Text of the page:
Facebook Inc may be having trouble connecting with Wall Street.
Banks behind Facebook’s initial public offering kicked off formal coverage of the social network on Wednesday by warning about its uncertain business model, margin pressures and a difficult transition to mobile technology.
Of 17 brokerages that issued research reports, only eight recommended that investors buy Facebook shares, including Morgan Stanley, Goldman Sachs and JP Morgan – the Internet company’s three lead underwriters. Eight brokerages gave neutral ratings and one had a “sell” rating.
The panoply of neutral or equivalent ratings is notable because Wall Street research analysts have a reputation for favoring “buy” ratings, particularly in the high-profile Internet industry where “buy” or equivalent recommendations outnumber “hold” ratings nearly 2 to 1, according to Thomson Reuters Starmine data.
“It says there are real questions out there about the strength of this business model, the fundamental strength of this company, together with its valuation,” said Tim Ghriskey, a portfolio manager at Solaris Asset Management.
“We’re not buying right now, that’s for sure.”
Facebook shares fell 2.6 percent to close at $32.23 on Nasdaq, remaining far below their IPO price of $38.
The reports, released by banks involved in the IPO after a 40-day quiet period expired, represent Wall Street’s broadest assessment of Facebook, the first U.S. company to debut with a market value of more than $100 billion.
Banks are required to keep their employees handling IPOs apart from analysts recommending stocks in order to avoid conflicts of interest.
The average target stock price for Facebook was $37.64, but the range was wide, from $25 to $45.
Morgan Stanley, which has come under scrutiny for its role in driving an IPO price that now appears lofty, set a price target of $38 and “overweight” recommendation. It said it remained unclear how Facebook plans to make money from a growing number of users logging on to the No. 1 social network via smartphones and tablets.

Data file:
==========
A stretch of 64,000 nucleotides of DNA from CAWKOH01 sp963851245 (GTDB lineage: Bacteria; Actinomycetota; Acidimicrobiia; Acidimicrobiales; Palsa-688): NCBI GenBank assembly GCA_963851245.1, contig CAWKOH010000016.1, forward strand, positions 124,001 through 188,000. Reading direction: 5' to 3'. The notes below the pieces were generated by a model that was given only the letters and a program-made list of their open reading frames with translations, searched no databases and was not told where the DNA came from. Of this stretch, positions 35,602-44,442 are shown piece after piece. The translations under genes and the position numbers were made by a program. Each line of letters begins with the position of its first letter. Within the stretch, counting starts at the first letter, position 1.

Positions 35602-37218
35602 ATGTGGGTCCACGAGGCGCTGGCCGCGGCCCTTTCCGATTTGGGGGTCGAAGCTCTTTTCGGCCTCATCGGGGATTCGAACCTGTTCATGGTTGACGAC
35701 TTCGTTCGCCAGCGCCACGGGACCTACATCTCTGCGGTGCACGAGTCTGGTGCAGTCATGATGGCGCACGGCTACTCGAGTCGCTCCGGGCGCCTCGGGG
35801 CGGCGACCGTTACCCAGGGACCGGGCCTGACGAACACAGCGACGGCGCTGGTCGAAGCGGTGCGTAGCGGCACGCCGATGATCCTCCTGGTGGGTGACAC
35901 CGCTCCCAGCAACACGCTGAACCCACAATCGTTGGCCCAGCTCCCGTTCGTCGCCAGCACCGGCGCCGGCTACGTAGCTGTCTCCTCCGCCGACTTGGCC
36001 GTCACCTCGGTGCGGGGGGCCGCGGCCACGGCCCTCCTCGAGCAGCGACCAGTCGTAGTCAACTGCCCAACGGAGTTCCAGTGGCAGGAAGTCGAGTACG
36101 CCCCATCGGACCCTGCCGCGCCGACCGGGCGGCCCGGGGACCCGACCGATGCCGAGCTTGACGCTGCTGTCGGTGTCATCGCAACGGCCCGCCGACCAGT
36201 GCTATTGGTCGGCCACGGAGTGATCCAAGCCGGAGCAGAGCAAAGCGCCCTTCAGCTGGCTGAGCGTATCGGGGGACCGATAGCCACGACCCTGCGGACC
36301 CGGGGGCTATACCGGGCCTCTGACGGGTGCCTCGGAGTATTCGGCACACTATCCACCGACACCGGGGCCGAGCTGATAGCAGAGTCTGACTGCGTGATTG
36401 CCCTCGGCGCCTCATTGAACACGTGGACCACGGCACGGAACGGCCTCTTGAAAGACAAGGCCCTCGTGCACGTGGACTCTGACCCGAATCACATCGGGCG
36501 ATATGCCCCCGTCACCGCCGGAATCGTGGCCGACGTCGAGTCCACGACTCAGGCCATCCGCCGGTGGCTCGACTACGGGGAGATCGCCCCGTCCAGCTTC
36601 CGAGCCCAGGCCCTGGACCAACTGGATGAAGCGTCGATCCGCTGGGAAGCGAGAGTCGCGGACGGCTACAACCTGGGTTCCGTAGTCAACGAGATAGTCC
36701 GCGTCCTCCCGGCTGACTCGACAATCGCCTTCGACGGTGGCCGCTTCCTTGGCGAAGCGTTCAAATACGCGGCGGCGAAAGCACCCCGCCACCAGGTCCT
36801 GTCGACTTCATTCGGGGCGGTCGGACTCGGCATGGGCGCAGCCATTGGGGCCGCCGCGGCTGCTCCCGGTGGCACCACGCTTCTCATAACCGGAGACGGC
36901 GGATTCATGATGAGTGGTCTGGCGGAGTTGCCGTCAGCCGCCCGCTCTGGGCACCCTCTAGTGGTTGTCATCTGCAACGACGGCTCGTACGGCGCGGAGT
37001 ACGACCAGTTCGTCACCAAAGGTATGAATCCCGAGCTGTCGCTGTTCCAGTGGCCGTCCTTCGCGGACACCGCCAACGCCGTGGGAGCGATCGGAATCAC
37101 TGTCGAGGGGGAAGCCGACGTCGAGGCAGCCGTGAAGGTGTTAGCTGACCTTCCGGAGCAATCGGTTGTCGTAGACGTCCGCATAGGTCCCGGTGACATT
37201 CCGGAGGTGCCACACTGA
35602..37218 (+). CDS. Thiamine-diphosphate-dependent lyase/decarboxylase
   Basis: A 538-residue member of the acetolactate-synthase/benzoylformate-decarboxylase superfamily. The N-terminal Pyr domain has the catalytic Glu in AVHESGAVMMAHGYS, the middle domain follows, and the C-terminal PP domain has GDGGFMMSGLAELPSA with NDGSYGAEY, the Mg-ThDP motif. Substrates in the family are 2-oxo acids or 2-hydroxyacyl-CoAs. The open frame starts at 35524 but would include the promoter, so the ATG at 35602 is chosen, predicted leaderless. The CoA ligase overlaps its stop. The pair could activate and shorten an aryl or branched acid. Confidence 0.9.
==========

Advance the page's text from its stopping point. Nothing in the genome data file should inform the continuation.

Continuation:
“Sell” ratings are rare in stock research, where access to corporate executives is considered crucial.
Facebook’s IPO was to have been the culmination of eight years of breakneck growth for a company that became a social and cultural phenomenon. Instead, it was marred by a series of trading glitches on its debut, and the company and its underwriters subsequently faced accusations of pumping up the price and inadequate disclosure.
In the IPO, banks sold their clients shares in the company started by Mark Zuckerberg in his Harvard dorm room, at a price equivalent to a whopping 100 times 2011 net income per share.
Facebook more recently traded around 65 times expected earnings, according to Solaris’ Ghriskey. That compares with Google Inc’s recent price-to-earnings ratio of about 13.
“I respect that a Chinese wall exists, but I think it feeds into the cynicism that Main Street has for Wall Street – that one side of the business was telling them to buy at $38 and the other side of the business now at $32 says we shouldn’t buy it,” said Steve Birenberg, a portfolio manager at North Lake Capital in Winnetka, Illinois.
Most analysts expect Facebook’s large user base to help it corner a substantial share of the Internet advertising market in the long term.
BMO Capital Markets’ Daniel Salmon began his coverage with an “underperform” recommendation and a $25 target, translating into a nearly 25 percent discount from current levels.
“Slowing user growth is one of our primary concerns for Facebook’s current valuation,” said Salmon, the only analyst giving Facebook a negative rating on Wednesday. He estimated Facebook’s annual user growth would be 22 percent next year and 16 percent the year after, much slower than expansion in the past.